Russia's defence ministry said Thursday that its forces in Syria had set up a "hotline" with Israel's military to avoid clashes in the sky over the war-torn country.
An "information-sharing" mechanism "has been established through a hotline between the Russian aviation command centre at the Hmeimim air base (in Syria) and a command post of the Israeli air force," the ministry said in a statement, adding that the two sides were undergoing training on how to cooperate.
Russia and Israel have been working to find a way to avoid unintended collisions between their aircraft over Syria since President Vladimir Putin and Prime Minister Benjamin Netanyahu agreed to set up a "mechanism" at talks in Moscow last month.
Russia launched a bombing campaign in Syria on September 30 at the request of its long-standing ally Bashar al-Assad that Moscow says is targeting Islamic State jihadists and other "terrorist" groups.
Israel has reportedly launched air strikes in Syria against Iranian arms transfers to Hezbollah and Israeli officials are believed to fear that Russia's intervention could limit their room for maneuvre.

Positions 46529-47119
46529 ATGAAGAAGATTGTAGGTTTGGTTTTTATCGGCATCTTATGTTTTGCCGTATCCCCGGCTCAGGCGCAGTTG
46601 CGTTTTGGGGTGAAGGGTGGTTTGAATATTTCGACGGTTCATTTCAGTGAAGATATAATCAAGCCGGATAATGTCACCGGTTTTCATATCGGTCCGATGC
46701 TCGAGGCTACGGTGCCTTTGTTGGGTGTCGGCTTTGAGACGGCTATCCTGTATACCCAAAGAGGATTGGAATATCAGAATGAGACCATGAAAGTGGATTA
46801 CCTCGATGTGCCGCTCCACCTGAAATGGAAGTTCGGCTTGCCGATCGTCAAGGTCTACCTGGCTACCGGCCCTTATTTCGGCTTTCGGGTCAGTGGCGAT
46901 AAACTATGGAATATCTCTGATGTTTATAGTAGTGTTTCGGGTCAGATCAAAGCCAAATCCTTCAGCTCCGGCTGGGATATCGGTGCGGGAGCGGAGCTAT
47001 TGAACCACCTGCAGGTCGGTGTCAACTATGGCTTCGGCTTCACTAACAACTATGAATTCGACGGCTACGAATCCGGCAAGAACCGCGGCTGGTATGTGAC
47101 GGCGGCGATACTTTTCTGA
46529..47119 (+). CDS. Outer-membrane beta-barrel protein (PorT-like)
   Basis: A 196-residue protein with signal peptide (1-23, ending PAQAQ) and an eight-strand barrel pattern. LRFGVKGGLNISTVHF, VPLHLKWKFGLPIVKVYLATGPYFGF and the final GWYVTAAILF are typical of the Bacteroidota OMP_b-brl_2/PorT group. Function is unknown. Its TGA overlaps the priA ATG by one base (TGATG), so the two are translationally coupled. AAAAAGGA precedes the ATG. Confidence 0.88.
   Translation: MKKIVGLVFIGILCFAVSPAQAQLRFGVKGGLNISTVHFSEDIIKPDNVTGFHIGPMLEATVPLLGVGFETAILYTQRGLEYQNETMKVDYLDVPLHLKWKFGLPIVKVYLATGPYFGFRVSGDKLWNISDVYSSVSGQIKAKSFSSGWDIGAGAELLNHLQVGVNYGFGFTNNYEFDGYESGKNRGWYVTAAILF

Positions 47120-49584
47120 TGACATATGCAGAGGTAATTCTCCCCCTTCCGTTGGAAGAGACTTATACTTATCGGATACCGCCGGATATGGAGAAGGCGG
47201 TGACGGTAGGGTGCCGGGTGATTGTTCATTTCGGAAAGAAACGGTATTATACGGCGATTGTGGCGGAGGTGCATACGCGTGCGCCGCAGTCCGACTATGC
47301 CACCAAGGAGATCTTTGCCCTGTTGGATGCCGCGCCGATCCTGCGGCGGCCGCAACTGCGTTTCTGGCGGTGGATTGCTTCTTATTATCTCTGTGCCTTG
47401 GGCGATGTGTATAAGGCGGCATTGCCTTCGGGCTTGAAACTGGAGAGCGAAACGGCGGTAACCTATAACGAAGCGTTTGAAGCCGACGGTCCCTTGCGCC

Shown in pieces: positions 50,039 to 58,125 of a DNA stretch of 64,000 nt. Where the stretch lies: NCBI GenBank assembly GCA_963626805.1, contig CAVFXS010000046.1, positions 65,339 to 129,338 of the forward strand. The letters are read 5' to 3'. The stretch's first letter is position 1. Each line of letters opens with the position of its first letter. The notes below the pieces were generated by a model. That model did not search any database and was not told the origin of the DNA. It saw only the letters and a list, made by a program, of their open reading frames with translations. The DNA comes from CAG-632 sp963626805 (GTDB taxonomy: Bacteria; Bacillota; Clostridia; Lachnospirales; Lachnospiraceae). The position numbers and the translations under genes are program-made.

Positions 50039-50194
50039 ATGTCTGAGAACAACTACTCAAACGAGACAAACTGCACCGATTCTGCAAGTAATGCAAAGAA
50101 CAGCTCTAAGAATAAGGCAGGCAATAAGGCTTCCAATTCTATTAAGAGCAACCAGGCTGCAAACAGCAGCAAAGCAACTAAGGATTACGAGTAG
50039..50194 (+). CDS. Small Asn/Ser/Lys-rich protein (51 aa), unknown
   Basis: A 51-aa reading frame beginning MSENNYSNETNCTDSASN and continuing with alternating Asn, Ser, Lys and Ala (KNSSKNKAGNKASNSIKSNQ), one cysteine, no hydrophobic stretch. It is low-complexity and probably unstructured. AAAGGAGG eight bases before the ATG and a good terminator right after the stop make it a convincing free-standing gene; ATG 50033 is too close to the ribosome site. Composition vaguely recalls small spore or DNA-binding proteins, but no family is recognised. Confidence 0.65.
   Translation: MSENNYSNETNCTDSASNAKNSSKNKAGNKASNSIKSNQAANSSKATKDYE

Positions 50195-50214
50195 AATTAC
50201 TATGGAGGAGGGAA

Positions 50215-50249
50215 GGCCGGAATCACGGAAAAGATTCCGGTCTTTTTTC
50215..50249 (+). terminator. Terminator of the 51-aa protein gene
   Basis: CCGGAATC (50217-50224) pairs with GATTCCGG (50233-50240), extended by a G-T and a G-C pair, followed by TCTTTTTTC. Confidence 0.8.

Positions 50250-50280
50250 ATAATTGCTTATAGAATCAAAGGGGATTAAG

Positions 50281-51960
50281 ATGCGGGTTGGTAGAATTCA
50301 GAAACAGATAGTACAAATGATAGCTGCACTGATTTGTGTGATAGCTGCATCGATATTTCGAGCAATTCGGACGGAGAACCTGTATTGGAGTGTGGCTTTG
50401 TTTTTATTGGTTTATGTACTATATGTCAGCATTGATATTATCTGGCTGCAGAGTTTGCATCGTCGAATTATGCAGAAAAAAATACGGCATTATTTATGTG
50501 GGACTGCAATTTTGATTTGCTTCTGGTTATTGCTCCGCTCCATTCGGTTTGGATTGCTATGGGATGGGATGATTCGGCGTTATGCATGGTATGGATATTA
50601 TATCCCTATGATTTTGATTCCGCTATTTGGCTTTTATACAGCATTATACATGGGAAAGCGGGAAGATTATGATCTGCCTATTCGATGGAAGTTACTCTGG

The United States and its allies involved in a coalition bombing IS have sharply criticised Russia's air campaign and say that the majority of its strikes have hit more moderate rebel groups fighting Assad.
Moscow has blasted the accusations and says Washington has rebuffed calls to cooperate more closely.
The two sides have, however, held three rounds of talks aimed at establishing protocols to avoid any accidental collision but progress has been slow and no final details have been agreed.
Israel -- which is not a part of the US-led coalition -- opposes Assad, but has sought to avoid being dragged into the war.
It also fears that Iran could increase its support for Hezbollah and other militant groups as international sanctions are gradually lifted under a July nuclear deal that Moscow helped negotiate between Tehran and world powers.